Ceisteanna—Questions. Oral Answers. - Pay Thresholds.

Joe Sherlock


18 Mr. Sherlock asked the Minister for Labour if he will outline, using as a basis the definition of low pay used in the EC Social Charter of 68 per cent of average earnings, the number of persons on low pay in this country, if he will give the number of such employees who are (a) women and (b) aged under 25; if he intends to take any new initiative against low pay; and if he will make a statement on the matter.

In attempting to assess the extent of low pay a number of different thresholds are used rather than relating it to any single measure such as the standard set by the Council of Europe.

The ESRI in their research have used a number of thresholds based on the distribution of earnings and on a poverty standard. This research using 1987 survey data estimates that about 28 per cent of employees fell below a threshold of £130 per week and 17 per cent below a £100 per week threshold. The £130 threshold represented 65 per cent of average weekly earnings in June 1987. The data confirmed that women and young workers under 25 years of age were particularly affected by low pay. About half of the workers falling beneath each of the thresholds were under 25. Two thirds of those below the lower threshold and 62 per cent of those below the higher one were women.

Low pay is associated particularly with certain sectors of industry and services where categories of workers such as women, school-leavers, part-time workers and older workers predominate. Much of the low paid work tends to be unskilled, requiring few qualifications and with little prospect of promotion and subject to high rates of labour turnover.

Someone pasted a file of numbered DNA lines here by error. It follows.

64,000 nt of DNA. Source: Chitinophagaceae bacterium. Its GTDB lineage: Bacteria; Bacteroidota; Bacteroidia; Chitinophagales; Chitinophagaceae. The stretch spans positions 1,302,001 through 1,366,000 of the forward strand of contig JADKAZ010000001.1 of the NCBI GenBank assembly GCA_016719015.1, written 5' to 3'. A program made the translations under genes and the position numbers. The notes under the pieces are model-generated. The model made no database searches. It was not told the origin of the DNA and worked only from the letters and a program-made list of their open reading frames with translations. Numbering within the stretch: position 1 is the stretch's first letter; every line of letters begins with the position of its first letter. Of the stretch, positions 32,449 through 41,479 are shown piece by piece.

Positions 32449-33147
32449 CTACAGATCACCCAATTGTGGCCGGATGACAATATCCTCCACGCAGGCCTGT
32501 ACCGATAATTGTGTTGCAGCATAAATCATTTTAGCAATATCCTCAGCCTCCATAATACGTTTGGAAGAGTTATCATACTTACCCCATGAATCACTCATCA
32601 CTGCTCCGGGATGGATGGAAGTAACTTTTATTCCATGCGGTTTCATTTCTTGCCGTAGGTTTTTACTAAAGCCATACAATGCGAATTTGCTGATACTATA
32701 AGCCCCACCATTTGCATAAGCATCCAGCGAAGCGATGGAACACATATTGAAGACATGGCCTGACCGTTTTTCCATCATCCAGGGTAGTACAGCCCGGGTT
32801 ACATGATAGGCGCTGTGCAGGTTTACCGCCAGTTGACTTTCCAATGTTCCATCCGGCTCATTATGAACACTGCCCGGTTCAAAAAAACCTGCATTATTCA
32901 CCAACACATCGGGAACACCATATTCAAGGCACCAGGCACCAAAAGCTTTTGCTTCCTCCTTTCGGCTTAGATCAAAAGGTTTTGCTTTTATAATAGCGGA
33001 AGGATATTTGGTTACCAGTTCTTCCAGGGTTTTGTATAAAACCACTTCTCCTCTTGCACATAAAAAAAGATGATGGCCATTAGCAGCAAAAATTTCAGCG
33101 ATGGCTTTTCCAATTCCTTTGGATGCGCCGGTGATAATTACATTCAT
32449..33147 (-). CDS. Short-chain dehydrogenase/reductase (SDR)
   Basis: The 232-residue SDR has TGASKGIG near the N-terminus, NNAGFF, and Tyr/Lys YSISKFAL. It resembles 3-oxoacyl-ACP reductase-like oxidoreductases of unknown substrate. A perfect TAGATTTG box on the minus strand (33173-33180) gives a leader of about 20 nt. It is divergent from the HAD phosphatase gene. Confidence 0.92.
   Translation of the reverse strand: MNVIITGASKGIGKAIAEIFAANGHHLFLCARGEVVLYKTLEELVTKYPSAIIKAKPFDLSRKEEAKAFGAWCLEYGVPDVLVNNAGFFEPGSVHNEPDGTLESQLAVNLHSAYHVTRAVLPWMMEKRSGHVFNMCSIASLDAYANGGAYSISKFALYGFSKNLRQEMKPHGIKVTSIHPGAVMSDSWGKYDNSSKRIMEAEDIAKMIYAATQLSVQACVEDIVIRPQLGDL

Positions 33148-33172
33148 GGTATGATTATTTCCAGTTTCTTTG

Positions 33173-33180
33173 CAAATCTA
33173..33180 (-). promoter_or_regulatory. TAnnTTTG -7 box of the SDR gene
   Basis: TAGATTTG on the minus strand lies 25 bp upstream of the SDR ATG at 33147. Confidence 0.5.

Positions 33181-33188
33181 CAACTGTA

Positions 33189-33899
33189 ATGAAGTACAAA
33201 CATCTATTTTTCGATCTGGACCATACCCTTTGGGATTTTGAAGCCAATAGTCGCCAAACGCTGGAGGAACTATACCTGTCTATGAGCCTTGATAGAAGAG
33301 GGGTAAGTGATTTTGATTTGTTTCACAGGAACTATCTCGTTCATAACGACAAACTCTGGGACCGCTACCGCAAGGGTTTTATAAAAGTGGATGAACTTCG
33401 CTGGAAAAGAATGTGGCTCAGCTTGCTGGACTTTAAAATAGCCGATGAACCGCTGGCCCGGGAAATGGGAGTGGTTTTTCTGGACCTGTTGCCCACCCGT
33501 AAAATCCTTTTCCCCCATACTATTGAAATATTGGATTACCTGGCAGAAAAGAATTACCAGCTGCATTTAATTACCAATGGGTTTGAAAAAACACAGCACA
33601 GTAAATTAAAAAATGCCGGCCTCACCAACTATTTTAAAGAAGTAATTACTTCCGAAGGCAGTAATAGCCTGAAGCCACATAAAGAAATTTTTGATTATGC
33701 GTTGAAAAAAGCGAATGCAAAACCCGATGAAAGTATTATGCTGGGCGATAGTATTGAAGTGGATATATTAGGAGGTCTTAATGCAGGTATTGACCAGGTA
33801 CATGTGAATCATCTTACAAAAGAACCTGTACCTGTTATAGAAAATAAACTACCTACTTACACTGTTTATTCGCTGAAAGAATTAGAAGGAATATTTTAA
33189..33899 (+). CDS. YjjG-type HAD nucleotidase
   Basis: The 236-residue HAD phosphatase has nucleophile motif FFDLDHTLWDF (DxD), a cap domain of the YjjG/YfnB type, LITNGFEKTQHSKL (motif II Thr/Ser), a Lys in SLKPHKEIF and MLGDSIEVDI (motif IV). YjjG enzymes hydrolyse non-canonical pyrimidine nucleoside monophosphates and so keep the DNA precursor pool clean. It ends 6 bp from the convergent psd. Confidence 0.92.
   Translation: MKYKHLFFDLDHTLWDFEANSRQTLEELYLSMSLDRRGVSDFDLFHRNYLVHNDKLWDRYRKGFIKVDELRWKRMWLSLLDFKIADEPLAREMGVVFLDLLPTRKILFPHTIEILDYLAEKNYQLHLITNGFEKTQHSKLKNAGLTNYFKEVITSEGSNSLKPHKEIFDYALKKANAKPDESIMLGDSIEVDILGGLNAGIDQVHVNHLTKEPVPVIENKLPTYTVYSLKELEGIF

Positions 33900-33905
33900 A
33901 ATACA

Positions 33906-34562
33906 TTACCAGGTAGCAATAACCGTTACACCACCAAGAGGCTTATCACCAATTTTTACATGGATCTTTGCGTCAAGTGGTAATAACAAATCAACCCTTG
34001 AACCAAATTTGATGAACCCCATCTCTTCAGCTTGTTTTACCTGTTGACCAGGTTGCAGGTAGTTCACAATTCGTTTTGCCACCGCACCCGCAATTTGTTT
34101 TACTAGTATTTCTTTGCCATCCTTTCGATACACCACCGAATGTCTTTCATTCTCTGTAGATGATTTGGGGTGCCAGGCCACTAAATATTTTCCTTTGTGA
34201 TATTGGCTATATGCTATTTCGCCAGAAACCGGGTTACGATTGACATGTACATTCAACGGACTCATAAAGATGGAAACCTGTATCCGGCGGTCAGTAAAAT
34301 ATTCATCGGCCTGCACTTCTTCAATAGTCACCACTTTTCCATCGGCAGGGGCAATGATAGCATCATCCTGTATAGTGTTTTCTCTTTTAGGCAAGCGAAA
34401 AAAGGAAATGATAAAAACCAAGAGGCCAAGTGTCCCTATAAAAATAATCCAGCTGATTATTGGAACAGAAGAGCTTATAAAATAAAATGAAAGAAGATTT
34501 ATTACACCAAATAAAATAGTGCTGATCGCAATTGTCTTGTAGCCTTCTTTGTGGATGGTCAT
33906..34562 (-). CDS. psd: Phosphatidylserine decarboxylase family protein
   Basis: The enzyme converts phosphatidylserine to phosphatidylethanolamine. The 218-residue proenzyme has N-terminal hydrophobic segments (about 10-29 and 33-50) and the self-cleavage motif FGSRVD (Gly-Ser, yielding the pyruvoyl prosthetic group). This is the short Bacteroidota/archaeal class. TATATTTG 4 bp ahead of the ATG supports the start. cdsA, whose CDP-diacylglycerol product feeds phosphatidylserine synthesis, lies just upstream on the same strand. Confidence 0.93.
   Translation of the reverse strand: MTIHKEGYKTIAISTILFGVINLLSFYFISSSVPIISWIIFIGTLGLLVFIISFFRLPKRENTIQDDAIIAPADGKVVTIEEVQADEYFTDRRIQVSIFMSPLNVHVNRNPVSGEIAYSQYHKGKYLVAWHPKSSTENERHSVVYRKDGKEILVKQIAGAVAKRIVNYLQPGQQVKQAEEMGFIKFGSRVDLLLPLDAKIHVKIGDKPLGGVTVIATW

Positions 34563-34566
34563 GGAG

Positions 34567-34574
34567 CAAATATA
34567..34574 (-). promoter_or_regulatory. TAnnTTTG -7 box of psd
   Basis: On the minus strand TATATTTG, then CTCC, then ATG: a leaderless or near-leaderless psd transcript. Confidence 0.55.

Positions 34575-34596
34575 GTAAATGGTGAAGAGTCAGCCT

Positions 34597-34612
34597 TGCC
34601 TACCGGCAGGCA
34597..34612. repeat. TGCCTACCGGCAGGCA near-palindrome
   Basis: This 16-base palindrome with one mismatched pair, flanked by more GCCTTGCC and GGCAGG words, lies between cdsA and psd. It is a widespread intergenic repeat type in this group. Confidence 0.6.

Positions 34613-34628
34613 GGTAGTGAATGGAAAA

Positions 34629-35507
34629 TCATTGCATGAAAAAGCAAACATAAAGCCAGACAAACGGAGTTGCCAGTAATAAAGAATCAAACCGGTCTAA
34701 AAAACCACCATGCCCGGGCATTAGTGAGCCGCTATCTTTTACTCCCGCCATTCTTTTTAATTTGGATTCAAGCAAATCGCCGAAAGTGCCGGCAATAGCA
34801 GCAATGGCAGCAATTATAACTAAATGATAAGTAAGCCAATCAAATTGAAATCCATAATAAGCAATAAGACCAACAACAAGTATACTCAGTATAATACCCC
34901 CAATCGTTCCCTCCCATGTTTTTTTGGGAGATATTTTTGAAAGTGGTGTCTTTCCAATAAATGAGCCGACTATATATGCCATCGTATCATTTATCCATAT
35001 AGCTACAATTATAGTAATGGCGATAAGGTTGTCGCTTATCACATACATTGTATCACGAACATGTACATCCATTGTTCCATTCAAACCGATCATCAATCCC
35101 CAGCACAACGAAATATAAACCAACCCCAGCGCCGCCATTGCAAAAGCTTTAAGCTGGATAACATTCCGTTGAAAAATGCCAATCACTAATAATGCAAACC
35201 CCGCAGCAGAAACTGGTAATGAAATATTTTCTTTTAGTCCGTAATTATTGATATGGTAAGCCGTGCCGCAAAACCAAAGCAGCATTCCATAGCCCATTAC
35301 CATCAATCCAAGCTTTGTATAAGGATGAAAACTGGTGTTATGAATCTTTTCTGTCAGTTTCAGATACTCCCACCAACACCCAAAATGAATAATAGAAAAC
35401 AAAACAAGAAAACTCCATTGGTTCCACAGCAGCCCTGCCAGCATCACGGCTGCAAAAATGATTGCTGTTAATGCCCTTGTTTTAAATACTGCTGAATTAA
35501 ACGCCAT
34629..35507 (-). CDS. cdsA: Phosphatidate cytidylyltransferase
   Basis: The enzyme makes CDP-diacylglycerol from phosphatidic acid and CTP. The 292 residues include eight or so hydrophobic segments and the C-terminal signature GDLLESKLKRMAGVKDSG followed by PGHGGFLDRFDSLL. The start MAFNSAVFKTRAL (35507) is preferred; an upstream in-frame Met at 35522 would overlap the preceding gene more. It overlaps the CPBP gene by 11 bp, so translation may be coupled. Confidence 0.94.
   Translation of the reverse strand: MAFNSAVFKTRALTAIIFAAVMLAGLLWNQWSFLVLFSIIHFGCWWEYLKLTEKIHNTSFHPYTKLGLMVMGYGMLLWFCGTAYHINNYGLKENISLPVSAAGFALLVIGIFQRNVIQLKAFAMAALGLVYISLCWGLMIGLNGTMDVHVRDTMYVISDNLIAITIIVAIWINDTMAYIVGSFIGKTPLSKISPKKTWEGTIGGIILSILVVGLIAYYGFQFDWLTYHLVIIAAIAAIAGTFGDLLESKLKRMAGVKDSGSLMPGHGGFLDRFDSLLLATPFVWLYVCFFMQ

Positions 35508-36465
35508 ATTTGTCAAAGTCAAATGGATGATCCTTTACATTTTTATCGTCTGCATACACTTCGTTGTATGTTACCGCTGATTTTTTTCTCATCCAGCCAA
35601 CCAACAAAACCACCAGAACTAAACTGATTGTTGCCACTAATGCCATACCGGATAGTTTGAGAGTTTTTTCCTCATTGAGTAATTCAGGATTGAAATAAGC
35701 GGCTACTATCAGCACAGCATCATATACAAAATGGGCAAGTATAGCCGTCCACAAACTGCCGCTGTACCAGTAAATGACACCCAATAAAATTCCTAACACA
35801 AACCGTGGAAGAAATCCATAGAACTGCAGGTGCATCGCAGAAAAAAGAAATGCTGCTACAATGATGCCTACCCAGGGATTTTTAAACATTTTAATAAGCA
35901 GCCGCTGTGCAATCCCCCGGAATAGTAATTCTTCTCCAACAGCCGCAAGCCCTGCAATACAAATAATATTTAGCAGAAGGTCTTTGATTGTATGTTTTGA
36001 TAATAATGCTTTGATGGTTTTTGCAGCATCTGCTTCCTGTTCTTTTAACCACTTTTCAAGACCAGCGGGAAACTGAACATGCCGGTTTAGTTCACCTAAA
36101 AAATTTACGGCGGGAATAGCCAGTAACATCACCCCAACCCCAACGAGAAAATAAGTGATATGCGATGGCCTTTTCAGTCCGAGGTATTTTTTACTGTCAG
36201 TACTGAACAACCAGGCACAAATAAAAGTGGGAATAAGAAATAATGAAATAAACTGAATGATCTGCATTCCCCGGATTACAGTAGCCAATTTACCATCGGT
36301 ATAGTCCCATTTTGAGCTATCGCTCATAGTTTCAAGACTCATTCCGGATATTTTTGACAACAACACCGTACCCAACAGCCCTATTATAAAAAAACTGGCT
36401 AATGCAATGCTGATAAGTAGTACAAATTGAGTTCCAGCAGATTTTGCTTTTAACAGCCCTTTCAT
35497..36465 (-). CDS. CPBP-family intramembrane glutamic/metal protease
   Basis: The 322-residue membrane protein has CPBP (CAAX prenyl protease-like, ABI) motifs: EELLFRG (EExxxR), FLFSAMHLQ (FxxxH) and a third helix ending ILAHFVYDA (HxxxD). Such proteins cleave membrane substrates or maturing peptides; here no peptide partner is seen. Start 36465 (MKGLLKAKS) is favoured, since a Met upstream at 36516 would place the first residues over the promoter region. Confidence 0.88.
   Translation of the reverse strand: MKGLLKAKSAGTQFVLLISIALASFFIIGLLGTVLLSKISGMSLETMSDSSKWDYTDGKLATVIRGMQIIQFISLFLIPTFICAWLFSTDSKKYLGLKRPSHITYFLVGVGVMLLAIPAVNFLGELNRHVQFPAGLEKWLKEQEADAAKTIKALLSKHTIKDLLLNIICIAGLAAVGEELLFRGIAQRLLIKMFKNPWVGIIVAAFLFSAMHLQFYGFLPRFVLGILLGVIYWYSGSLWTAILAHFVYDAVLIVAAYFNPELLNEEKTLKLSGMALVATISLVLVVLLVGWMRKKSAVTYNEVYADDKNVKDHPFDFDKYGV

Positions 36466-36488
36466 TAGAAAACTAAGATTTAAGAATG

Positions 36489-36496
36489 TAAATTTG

As a consequence, measures to comprehensively tackle the problem must therefore cover a range of areas such as education, training, social benefits and taxation as well as the question of pay. A major contribution can also be made by increasing the level of job opportunities available. Policies to address these issues are already in place and will be given further consideration in the negotiations on a new programme for social and economic development.

Since the numbers concerned are very high, over a quarter of the workforce under the threshold of £132 per week, and since the numbers of workers affected are predominantly women and young workers, can the Minister state if in the talks for a new programme for national recovery which I understand have now been completed any special measures have been agreed between the Government and the social partners to tackle the problem of low pay in this country?

The talks are far from completed. There is still a number of weeks to go. The kind of measures we are talking about, the range of areas such as education, training, social benefits, taxation, as well as pay have to be looked at. We have to look also at the number of job opportunities that are available in the economy. The general view would be that all of these areas must be co-ordinated to improve the level of take home pay of people in low paid jobs.

Would the Minister not agree that the problem of low pay is not so much due to factors such as education and training but to good old-fashion exploitation of cheap labour? Could he indicate if he has any ideas in mind, for example, the introduction of minimum pay legislation to oblige employers who are exploiting both women and young workers in the area of pay to pay them an adequate wage for the work they do?